In your case, each doctor has two assistants. Since the doctor can only be in one place at a time, one assistant for each doctor will not be engaged in direct patient care, except when making temporaries or impressions for bleaching trays, etc. There should be plenty of opportunity for one of the assistants to help hygienists with chartings and developing radiographs.
In the rare instance when all the assistants are tied up in direct patient care, the next best alternative would be to use a small recording device. I have observed hygienists calling the numbers out to a cassette recorder and playing it back later for manual recording in the patient chart. The voice-activated charting systems also are wonderful, but that would not help you with radiograph processing or sealant patients.
You must be respectful that assistants have many duties and not expect them to immediately drop what they are doing to help you. You must be flexible during the appointment as to when your charting can be done. Be willing to drop what you are doing when an assistant can break free to help you.
In your situation, the doctors need to become involved and inform the assistants that they are expected to help with chartings and processing films for hygiene patients. This is all about patient care, not helping hygienists. They need to understand that assisting the hygienists with that aspect of patient care is not optional. In fact, it should be written in their job descriptions, just like “helping with residual clinical duties” should be in hygienists’ job descriptions.
A dedicated hygiene assistant can increase productivity and cut down stress in a multi-hygienist practice. Most doctors are interested in ways to be more productive and relieve stress.
Talk to your doctor in a calm, nonconfrontational way. “Dr. _________, over the past several years that I’ve been employed here, I’ve come to appreciate the good dentistry you do and how you care for the patients. But there’s something I’m having a problem with, and I hope you can help me.
“I know how important periodontal charting is, but to do it solo takes me at least 15 minutes. With an assistant, it takes about three minutes. That’s 12 more minutes I can use on the scaling. Yet often, when I seek an assistant to help me, I get the cold shoulder and a resistant attitude, like I’m imposing on them.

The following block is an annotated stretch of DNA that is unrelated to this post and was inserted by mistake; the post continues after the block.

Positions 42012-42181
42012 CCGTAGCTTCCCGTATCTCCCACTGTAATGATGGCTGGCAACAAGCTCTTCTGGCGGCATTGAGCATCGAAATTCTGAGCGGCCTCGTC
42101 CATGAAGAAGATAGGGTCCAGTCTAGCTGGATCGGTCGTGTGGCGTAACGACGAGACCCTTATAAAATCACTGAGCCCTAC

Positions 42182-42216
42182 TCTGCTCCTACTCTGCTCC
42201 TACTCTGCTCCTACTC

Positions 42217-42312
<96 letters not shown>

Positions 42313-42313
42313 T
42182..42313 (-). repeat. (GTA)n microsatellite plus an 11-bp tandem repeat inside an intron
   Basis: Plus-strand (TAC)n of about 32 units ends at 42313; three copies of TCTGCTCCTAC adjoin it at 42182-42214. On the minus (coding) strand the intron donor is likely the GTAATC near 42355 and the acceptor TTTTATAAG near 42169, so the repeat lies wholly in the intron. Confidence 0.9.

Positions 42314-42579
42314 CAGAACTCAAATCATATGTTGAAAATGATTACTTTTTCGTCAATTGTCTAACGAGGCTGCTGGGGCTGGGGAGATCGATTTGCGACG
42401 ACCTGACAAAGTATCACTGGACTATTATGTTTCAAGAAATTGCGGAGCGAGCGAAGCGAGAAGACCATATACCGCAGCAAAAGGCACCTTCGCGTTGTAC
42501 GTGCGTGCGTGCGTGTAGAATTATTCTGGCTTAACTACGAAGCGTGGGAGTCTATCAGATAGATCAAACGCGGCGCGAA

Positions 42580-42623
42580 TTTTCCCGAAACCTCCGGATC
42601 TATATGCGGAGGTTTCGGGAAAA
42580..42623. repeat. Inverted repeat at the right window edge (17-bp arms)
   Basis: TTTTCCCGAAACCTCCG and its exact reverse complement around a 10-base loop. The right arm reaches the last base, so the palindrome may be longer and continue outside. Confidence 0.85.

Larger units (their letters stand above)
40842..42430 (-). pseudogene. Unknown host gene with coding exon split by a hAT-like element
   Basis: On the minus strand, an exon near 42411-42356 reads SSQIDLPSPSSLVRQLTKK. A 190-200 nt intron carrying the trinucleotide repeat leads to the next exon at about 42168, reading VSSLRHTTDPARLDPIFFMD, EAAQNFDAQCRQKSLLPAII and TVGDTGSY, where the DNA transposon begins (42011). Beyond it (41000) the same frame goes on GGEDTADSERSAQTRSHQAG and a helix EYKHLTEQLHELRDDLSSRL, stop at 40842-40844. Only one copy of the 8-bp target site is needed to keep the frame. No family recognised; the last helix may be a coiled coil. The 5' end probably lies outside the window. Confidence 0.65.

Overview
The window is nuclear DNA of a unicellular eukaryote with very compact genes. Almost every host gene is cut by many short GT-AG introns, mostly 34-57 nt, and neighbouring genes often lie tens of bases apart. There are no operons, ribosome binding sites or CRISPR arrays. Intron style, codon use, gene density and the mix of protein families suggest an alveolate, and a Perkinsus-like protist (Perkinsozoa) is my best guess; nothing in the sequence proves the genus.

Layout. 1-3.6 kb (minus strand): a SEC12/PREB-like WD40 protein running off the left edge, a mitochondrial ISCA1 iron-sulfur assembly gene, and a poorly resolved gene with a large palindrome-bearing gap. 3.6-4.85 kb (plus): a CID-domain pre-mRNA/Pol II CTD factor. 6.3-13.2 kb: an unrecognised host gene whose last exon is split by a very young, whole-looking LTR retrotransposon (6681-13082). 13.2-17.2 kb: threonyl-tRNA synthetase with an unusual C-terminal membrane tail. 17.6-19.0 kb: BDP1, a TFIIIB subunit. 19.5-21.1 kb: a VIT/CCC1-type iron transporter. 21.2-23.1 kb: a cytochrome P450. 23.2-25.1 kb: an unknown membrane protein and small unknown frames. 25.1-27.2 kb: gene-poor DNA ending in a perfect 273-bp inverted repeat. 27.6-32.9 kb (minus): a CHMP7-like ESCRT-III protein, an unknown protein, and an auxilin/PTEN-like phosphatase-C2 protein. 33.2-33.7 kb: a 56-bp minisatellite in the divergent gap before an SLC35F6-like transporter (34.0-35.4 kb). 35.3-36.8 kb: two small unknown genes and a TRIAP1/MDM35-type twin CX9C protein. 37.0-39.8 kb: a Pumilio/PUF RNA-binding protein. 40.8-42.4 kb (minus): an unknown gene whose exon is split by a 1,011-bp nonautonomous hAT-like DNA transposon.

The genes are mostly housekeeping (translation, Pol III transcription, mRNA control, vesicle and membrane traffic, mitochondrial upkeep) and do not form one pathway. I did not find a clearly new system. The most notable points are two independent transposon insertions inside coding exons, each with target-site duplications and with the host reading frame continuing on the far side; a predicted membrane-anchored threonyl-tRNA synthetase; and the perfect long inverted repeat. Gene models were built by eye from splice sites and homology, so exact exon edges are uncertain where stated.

“It is causing me lots of anxiety, and the tension is affecting me physically. I’m not interested in games, but I am interested in giving your patients the best care that I am capable of providing. Sometimes, I need an assistant’s help. I’d like to know your thoughts on how we can solve this dilemma, and I have some thoughts of my own I’d like to share.”
Then let the doctor talk. Afterward, you can offer the solutions I’ve listed above.
In an ideal team, everyone helps everyone else so the day runs smoothly. There are no inequality issues. People should not have to be told to help other members of the team by doing whatever they can to make caring for our patients efficient, relaxed, and productive.
If the bottom line is excellent patient care, that involves a team effort. Hygienists should be willing to help assistants when the opportunity arises, and assistants should help hygienists with those tasks that are best undertaken with two people. Furthermore, any assistant who chooses to carry a chip on her shoulder and refuses to help the hygienists should be fired. The same logic applies to a hygienist who refuses to help an assistant when the opportunity arises.
Dianne D. Glasscoe, RDH, BS, is a professional speaker, writer, and consultant to dental practices across the United States. She is CEO of Professional Dental Management, based in Frederick, Md. To contact Glasscoe for speaking or consulting, call (301) 874-5240 or email firstname.lastname@example.org. Visit her Web site at www.pro fessionaldentalmgmt.com.
The three situations where hygienists most often need assistance are:
• Recording chartings, both restorative and periodontal
• Developing FMX
• Helping with some sealant patients
Delivering excellent patient care in the most efficient and productive manner requires teamwork. It takes everyone helping each other.
You need to talk with the doctors. Ask them to consider how productive they would be if:
■ They had to set up/tear down for every patient they saw
■ They had to process their own instruments
■ They had to develop and mount all their own radiographs
■ They had to do all their chartings solo, which takes five times longer
■ They had to do every procedure they do with no assistance
■ They had to make every patient’s next appointment
If your practice is a high volume practice, another good option would be to hire a dedicated hygiene assistant who does the following:
■ All developing and mounting of radiographs
■ All sterilization for hygienists
■ All charting
■ Assistance with sealant patients as needed
■Occasionally suctioning on periodontal patients (you would be amazed how much this cuts down on procedure time)